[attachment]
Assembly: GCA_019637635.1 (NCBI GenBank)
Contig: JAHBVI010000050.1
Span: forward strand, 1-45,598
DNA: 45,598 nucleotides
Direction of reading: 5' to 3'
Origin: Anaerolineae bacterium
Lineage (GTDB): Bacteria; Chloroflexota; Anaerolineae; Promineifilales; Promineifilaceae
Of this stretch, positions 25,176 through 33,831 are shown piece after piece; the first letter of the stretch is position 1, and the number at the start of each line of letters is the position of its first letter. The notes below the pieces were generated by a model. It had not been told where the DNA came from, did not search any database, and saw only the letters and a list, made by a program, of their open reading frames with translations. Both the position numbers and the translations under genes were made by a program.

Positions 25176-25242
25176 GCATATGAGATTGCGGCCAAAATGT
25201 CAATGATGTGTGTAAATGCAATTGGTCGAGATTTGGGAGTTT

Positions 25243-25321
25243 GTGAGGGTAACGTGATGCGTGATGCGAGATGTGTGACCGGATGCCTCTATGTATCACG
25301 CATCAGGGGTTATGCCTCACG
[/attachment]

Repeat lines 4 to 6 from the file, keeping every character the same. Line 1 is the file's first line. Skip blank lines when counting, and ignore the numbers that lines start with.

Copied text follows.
DNA: 45,598 nucleotides
Direction of reading: 5' to 3'
Origin: Anaerolineae bacterium